SALT LAKE CITY (AP) — The Utah branch of Planned Parenthood is set to ask a federal appeals court Tuesday to reverse a judge's decision that allowed governor to cut off funding to the organization after the release of secretly recorded videos showing out-of-state employees discussing fetal tissue from abortions.
Planned Parenthood contends its employees did nothing wrong, and blocking the money that funds STD and sex education programs would leave thousands of people at risk. The 10th Circuit Court of Appeals in Denver has issued an emergency order keeping the federal money flowing, and Planned Parenthood wants to extend it.
They argue that U.S. District Judge Clark Waddoups abused his discretion when he allowed the governor's decision to stand.
Gov. Gary Herbert ordered state agencies to stop distributing federal money to the organization last fall, saying he was offended by the callousness of the discussion shown on the videos. He has dismissed assertions that the videos are edited deceptively, pointing to a Planned Parenthood apology for the tone on the recordings and its decision to stop accepting payment for fetal tissue donation.
The footage sparked uproar among Republican leaders around the country. Several states have moved to strip Planned Parenthood of contracts and federal money. The organization has sued in states including Arkansas, Alabama and Louisiana. Most court decisions have allowed money to keep flowing, unlike the ruling in Utah.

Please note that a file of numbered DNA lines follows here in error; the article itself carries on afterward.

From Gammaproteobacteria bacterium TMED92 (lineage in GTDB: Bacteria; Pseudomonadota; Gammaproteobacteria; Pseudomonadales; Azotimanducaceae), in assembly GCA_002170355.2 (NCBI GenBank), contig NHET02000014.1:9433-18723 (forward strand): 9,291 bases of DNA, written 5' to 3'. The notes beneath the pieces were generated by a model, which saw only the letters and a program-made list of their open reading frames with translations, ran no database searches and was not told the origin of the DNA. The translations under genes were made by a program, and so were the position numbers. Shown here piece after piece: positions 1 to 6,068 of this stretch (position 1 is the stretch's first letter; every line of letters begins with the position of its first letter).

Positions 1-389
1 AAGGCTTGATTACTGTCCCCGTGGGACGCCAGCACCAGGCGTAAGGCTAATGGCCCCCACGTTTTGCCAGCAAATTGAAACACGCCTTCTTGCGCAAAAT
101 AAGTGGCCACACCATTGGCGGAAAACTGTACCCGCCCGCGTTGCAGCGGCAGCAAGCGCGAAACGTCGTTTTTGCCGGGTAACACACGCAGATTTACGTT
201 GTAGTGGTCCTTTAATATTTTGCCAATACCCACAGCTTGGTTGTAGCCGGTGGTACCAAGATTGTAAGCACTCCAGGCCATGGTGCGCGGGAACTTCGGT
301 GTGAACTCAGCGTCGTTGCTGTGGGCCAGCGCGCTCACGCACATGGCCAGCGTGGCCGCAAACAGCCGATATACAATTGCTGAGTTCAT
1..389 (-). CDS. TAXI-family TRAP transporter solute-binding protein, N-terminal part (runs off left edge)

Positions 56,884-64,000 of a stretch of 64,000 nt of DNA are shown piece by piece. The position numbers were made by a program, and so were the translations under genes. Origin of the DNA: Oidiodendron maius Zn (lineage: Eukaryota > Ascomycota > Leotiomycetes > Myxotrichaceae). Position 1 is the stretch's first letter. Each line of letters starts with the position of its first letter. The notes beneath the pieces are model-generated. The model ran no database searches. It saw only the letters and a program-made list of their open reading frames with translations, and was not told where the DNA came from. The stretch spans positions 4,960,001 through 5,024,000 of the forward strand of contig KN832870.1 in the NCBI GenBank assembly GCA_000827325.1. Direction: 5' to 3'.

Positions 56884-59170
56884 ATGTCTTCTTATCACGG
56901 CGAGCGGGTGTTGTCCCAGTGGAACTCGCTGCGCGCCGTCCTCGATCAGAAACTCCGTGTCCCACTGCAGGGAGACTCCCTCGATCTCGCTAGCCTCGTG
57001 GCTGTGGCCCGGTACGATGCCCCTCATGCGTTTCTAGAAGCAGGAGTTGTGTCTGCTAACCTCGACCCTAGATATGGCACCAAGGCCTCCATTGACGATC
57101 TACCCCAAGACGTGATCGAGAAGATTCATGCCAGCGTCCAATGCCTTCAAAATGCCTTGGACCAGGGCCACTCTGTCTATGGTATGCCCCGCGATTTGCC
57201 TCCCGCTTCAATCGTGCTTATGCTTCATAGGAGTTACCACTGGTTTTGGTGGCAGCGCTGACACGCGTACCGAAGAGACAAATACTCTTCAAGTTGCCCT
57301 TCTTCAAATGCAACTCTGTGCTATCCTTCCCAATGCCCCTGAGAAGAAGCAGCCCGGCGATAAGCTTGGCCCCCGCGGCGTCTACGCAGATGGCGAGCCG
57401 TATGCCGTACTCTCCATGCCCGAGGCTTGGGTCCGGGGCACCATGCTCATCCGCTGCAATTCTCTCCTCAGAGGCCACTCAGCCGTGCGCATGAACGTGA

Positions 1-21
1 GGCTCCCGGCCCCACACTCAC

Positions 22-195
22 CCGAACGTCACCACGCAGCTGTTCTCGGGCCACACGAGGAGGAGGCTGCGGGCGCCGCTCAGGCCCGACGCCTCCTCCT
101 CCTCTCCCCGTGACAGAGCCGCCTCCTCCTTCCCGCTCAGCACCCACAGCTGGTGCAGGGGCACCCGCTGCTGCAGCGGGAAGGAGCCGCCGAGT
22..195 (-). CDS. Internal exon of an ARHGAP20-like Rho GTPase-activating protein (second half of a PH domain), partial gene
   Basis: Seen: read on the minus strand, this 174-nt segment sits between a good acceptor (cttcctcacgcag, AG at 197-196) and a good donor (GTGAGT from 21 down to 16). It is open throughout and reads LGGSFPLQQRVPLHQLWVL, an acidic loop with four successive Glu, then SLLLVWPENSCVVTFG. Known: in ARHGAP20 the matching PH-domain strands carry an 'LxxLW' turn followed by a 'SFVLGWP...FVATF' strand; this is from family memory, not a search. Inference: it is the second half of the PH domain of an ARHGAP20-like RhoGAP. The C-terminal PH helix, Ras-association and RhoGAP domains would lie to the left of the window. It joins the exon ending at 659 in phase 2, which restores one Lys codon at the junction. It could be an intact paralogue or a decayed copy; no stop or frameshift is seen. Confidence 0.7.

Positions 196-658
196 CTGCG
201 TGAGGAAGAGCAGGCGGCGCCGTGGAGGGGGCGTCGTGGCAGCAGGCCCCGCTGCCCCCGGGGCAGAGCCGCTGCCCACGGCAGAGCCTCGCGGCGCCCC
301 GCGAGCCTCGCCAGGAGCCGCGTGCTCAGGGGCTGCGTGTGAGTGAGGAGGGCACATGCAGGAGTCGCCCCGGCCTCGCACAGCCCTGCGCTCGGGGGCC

The Planned Parenthood Association of Utah sued in September, and filed emails showing state health officials were concerned about defunding the STD and sex education programs that serve teenagers and low-income people.
Waddoups sided with the governor in December, ruling that the government has an interest in avoiding the perception of corruption. While he acknowledged the Utah organization hasn't broken any laws, he said it has associated with other Planned Parenthood entities accused of illegally selling fetal tissue to researchers for profit.
The group says it has never participated in fetal donation programs. Its lawyers contend Herbert decided to end $275,000 in contracts as a political move aimed at appealing to people who oppose abortion.
The blocked federal funding is a small portion of the local organization's $8 million budget. It also receives money through federal contracts, fees from clients, insurance and contributions.
Multiple investigations by Congress and several states have cleared the organization of doing anything illegal. A Texas grand jury has also cleared Planned Parenthood and instead indicted two of the activists that made the undercover videos.